Kentucky's governor wasn't pleased to hear the state's largest newspaper, the Louisville Courier Journal, was partnering with ProPublica to investigate a state-run government agency.
Republican Gov. Matt Bevin posted a series of tweets attacking both news organizations and recorded a three-minute video on social media detailing his disdain for both outlets, which he characterized as biased.
"Who is holding the Courier Journal accountable?" Bevin questions in the video as he segued into his questions about the founders of ProPublica, alleging that it's supported by "George, I hate America, Soros," a billionaire supporter of the Democratic Party.
ProPublica lists that Soros' Open Society Foundations funds less than 2 percent of the company's operations. Since its founding in 2007, the non-profit has won four Pulitzer Prizes, journalism's highest honor. The Courier Journal, which is part of the USA TODAY Network, has won 10 Pulitzers over its 150-year history.
"This is the sad reality of who the Courier Journal, which pretends that it's an actual news organization or a publication, is so remarkably biased," Bevin claims in the video. "They are now full in bed with this particular organization, ProPublica."
It's not entirely clear why Bevin is so outraged at the Courier Journal for partnering with ProPublica. The Journal was chosen as part of ProPublica's local reporting network to ramp up coverage of statehouses across the country, an area that has been cut in newsrooms nationwide.
In a statement, Rick Green, Courier Journal editor and Midwest Editor for USA TODAY Network, said: "Since 1868, the Courier Journal has proudly served its readers, earning 10 Pulitzer Prizes and delivering fair and unbiased coverage. I appreciate Gov. Bevin sharing tonight the news of our partnership with ProPublica with Kentucky residents and taxpayers. They certainly know that for 150 years, the Courier Journal has stood by its good work. We certainly intend to do the same in 2019 in our partnership with ProPublica."
In a series of tweets, ProPublica and its editors also defended itself and the Courier Journal. The news organization's editor-in-chief, Stephen Engelberg, said Bevin's response to the mere announcement of an upcoming investigation was unlike anything he'd seen before.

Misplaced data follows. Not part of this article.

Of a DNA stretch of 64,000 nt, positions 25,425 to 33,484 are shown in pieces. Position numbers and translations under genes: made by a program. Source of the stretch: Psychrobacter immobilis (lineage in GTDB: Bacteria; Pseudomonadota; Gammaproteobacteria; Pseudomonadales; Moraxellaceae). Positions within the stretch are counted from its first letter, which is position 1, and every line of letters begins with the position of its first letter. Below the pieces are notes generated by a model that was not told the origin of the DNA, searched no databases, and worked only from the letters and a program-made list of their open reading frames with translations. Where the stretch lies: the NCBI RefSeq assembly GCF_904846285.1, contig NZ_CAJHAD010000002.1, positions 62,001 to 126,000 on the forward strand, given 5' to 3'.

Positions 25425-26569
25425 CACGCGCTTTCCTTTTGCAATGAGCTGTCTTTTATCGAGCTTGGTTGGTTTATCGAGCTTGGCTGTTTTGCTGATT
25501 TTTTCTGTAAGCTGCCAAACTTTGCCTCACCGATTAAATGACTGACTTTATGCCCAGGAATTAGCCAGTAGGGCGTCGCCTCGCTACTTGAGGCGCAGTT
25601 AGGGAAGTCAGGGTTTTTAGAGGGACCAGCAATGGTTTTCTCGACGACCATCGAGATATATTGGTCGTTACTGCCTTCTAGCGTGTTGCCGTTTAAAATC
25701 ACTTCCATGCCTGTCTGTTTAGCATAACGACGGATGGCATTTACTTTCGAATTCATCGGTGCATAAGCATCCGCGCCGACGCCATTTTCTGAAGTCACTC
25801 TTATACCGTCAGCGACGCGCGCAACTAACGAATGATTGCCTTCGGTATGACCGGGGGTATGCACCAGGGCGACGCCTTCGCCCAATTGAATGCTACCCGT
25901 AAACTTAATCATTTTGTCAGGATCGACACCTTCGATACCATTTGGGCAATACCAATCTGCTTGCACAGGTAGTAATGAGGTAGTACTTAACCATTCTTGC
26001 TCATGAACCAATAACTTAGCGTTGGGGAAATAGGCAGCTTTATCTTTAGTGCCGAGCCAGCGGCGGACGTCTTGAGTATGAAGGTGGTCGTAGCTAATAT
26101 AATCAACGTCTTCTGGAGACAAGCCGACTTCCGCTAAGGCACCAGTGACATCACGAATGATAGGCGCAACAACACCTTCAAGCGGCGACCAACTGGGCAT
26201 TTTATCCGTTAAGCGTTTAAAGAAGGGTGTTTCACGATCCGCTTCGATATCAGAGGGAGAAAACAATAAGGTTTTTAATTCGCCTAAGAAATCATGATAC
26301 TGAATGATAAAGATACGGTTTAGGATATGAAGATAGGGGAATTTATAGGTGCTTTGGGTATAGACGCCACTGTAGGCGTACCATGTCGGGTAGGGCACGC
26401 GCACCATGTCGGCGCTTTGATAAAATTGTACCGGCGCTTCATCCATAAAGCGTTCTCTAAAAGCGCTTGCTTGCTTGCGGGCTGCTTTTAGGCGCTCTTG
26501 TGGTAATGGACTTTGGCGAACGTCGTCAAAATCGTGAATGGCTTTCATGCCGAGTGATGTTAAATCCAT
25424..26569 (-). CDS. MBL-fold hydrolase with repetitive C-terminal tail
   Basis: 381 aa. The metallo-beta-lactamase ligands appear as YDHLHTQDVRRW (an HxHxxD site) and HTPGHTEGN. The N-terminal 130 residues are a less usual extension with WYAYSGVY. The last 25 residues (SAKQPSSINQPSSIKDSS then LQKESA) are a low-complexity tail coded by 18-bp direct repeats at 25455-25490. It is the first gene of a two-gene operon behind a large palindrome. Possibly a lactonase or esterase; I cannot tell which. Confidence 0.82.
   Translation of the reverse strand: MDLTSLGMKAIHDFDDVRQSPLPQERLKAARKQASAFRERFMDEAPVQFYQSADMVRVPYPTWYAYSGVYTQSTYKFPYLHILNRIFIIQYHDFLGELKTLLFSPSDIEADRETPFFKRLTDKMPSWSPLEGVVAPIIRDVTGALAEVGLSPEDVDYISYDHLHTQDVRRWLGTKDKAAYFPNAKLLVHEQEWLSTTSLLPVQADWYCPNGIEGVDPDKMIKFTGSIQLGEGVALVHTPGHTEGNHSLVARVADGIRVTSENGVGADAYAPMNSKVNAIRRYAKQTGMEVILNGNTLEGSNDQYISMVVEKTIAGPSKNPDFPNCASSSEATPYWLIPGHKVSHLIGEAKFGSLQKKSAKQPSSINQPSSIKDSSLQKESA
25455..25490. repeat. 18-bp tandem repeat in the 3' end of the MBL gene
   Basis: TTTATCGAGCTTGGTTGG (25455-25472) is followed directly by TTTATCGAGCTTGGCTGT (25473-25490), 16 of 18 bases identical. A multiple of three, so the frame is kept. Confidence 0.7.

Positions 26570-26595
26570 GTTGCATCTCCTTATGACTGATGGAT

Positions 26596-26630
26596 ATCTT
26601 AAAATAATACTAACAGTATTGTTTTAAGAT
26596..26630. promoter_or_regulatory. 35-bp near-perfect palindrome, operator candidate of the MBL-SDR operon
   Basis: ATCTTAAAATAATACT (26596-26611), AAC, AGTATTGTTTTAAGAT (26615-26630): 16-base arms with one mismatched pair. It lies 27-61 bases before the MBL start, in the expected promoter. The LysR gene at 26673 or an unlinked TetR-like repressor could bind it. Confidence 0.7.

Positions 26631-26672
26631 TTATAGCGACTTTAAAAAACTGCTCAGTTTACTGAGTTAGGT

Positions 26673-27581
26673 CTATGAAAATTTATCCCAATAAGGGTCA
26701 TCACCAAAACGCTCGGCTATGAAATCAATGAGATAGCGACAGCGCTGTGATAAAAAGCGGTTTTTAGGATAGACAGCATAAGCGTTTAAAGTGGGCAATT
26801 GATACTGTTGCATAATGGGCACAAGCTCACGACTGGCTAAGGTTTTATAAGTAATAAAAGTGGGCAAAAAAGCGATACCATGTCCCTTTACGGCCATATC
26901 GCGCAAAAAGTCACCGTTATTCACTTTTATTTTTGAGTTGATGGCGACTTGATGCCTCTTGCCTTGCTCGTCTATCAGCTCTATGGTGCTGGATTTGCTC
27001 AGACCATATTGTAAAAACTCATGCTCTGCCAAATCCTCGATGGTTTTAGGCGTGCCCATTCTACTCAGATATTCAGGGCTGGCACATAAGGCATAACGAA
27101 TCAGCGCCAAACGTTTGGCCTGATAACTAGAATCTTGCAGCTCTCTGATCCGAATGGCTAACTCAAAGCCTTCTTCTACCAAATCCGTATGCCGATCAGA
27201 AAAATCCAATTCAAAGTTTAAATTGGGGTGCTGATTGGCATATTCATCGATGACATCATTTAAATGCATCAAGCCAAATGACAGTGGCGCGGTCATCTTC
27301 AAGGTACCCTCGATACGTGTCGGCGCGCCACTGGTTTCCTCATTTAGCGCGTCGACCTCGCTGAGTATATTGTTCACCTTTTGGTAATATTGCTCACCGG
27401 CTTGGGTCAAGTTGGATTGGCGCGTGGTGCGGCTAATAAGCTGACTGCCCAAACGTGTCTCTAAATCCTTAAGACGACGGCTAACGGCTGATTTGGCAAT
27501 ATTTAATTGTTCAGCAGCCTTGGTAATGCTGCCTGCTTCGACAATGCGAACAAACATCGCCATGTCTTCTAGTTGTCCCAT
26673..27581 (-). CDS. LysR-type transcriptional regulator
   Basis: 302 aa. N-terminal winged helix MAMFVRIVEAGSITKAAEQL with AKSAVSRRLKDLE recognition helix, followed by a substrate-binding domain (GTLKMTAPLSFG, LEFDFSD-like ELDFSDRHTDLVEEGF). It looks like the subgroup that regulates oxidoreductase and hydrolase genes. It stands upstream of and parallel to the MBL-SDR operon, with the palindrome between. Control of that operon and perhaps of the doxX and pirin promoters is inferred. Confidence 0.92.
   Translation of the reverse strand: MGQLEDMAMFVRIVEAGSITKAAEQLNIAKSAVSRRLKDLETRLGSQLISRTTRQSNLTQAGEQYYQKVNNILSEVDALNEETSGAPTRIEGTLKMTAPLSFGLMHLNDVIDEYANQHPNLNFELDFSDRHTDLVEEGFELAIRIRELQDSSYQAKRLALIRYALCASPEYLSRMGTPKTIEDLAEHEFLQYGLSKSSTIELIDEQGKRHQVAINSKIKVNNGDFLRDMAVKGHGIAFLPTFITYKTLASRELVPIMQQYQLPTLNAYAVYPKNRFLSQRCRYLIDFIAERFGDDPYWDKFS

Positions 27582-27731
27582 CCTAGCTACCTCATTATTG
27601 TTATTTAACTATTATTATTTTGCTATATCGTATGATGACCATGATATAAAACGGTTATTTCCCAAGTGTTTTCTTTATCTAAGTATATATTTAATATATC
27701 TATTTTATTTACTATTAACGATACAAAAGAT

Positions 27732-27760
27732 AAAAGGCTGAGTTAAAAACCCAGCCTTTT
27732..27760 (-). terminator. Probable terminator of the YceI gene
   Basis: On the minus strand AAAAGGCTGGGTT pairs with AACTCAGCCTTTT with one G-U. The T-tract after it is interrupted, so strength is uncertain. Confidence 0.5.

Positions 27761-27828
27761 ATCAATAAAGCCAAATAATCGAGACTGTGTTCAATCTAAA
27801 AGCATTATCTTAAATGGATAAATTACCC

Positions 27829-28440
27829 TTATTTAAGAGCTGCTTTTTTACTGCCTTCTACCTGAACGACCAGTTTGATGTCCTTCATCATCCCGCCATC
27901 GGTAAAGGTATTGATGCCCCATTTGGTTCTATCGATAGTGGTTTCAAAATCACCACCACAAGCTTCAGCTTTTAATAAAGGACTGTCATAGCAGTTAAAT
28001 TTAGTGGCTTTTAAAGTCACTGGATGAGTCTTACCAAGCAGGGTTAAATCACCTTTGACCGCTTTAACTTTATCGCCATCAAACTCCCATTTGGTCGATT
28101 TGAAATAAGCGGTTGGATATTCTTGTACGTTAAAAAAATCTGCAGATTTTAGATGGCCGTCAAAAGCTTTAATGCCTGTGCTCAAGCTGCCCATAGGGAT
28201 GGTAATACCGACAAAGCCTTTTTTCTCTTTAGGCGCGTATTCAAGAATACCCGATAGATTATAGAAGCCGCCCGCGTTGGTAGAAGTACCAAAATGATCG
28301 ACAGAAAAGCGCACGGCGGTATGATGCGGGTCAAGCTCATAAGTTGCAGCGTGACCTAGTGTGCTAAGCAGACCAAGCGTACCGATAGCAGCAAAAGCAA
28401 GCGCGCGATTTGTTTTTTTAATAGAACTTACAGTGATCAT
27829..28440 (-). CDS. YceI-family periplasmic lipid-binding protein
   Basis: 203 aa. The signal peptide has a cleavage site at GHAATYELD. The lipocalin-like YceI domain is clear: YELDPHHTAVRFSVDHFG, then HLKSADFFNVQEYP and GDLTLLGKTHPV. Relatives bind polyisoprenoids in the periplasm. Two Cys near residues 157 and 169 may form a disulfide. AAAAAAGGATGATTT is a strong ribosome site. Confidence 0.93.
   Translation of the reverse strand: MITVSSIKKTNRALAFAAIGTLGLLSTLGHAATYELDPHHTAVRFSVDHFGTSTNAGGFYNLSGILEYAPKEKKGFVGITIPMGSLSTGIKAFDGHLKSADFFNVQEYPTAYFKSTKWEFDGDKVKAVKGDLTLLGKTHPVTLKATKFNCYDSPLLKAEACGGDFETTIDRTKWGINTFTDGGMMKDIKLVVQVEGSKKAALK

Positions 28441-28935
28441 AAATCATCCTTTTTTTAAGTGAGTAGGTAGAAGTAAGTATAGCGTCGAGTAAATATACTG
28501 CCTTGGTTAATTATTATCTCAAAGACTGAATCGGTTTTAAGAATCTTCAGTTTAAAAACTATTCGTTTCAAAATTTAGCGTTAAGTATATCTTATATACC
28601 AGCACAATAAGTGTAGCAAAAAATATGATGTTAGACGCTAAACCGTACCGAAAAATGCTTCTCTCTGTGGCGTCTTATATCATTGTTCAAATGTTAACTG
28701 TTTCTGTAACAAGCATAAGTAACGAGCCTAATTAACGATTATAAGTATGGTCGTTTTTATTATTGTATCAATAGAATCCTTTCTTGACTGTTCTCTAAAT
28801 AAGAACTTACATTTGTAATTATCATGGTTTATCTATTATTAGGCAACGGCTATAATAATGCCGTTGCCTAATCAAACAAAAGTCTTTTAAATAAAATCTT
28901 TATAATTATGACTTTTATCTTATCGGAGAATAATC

"If the press release announcing our year-long partnership with the @journalcourier stirs up this kind of hysteria, what is @GovMattBevin going to do when we publish our first story?" Engelberg wrote on Twitter.
The company also responded to Bevin's criticism in a series of tweets.
"You called us a 'biased, left-wing organization.' Actually, we believe in evidence. Hard, indisputable evidence. Carefully gathered and precisely told. Perhaps that’s why our peers have given us 4 Pulitzers, 3 Peabodys, 2 Emmys, 6 Polks, a duPont and a National Magazine Award," the news organization wrote.
ProPublica's partnerships with other newsrooms last year helped expose lapses in worker safety at nuclear facilities; failures in public housing; and conflicts of interest that have allowed Louisiana legislators to benefit themselves, their relatives and their clients.
Still, Bevin, an ally of President Donald Trump who has clashed with the media in the past, encouraged his 85,000 Twitter followers to "disregard" the Courier Journal.
"This is why so many people in Kentucky no longer give you the time of day. It's why I encourage to just disregard the nonsense that comes out of this biased, left-wing organization," he said in his video.
Some online accused Bevin of being frightened of what the news organizations might uncover about state politics.
"Only a governor with something to hide would be afraid of the press," one Twitter user said. "I look forward to what they uncover."
Another chimed in, writing in response to the governor that "preemptively dragging journalists before their investigation has begun makes you seem really scared, Governor. What are you afraid they’ll find?"
Bevin's office did not immediately respond to questions from USA TODAY.